City stanza: Prof Kelwyn Sole has won the 2011 Thomas Pringle Award for his poem, Cape TownTM.
Cape TownTM is no haiku.
Instead, this sweeping 1,700-word poem - for which UCT's Professor Kelwyn Sole has received the 2011 Thomas Pringle Award for poetry - soars from Table Mountain, to the city's suburbs and townships, to the ocean. And lest those sightseeing references and the trademark sign mislead, the poem is anything but a tourist brochure or a celebration of consumerism.
Instead, Sole, of UCT's Department of English Language and Literature, writes of tik houses and security walls and a city's residents lost in shopping malls, soccer stadiums, online shopping and cellular phones; with a dollop of self-reflection on a poet's toil.
The judges for the award, which is administered by the Academy of English of Southern Africa, hailed the "telling metaphors, the self-reflective and self-critical quality of the poem, and the combination of a sharp perception of place and nature with precise social criticism".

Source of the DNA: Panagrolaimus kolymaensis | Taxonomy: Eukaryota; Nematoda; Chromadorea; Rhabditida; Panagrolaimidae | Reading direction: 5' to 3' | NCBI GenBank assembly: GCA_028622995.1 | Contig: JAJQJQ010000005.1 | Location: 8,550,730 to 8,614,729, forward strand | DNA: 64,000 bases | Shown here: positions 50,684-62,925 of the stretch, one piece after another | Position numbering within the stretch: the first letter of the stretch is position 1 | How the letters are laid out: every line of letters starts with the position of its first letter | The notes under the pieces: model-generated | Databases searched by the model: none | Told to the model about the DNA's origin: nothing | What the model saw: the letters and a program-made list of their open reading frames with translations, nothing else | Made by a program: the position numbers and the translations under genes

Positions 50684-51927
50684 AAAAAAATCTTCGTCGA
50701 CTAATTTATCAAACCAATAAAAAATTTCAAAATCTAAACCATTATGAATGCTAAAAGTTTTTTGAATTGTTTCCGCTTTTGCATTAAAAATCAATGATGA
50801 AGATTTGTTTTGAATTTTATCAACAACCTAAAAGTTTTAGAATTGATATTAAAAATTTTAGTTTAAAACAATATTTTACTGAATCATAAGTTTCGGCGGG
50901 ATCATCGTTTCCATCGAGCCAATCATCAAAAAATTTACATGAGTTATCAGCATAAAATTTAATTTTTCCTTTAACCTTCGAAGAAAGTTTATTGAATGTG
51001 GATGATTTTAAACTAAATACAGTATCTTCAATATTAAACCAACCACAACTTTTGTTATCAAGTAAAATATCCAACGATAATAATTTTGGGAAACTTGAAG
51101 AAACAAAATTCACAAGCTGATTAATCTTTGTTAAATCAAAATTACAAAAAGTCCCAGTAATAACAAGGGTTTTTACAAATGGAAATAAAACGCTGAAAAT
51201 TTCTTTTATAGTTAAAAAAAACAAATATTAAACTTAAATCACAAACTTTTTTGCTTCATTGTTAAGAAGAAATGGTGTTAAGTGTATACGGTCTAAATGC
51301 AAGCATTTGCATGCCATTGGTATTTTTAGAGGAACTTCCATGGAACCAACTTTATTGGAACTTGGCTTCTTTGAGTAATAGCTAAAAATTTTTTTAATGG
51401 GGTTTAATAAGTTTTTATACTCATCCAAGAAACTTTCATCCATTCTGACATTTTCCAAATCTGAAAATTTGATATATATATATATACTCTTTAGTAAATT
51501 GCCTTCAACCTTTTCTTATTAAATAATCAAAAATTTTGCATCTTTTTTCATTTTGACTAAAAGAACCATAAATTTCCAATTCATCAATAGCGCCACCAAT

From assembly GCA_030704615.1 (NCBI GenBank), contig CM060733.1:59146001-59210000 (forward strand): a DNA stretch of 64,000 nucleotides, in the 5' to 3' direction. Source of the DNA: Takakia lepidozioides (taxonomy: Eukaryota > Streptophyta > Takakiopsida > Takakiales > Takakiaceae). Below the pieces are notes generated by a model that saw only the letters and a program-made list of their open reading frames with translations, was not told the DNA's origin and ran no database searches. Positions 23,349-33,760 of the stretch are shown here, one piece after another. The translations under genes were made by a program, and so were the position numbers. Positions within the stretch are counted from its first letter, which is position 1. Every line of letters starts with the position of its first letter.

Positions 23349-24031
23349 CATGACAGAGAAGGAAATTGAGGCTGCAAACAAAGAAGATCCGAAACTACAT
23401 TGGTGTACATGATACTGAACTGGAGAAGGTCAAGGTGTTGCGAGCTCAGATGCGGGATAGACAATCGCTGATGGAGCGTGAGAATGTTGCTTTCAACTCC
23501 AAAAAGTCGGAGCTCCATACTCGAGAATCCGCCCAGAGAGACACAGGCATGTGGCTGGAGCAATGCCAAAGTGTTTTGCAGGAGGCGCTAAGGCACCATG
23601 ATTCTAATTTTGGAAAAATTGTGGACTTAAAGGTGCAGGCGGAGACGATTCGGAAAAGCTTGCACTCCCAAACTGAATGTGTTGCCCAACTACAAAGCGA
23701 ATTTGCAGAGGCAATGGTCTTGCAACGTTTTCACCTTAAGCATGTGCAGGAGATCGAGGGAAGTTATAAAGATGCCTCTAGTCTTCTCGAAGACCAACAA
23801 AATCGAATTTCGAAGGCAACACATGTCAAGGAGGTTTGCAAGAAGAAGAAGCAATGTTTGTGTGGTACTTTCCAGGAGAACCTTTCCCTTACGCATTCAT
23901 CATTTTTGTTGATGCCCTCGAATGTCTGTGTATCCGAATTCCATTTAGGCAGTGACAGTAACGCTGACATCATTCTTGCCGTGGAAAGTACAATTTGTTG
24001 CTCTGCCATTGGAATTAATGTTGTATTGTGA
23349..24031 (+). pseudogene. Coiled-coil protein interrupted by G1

"Cape TownTM," they said, "elegantly explores the shifting combination of delight and aversion, complicity and ethical distance that places ongoing pressure on identities in modern South Africa."
Cape TownTM, first published in the journal New Contrast in 2010, marks Sole's third accolade from the Academy. In 1989 he won its Olive Schreiner Prize for Poetry as a "new or emergent talent" with his first collection, The Blood of Our Silence. He also picked up the Thomas Pringle Award for Literary Criticism in 1998.
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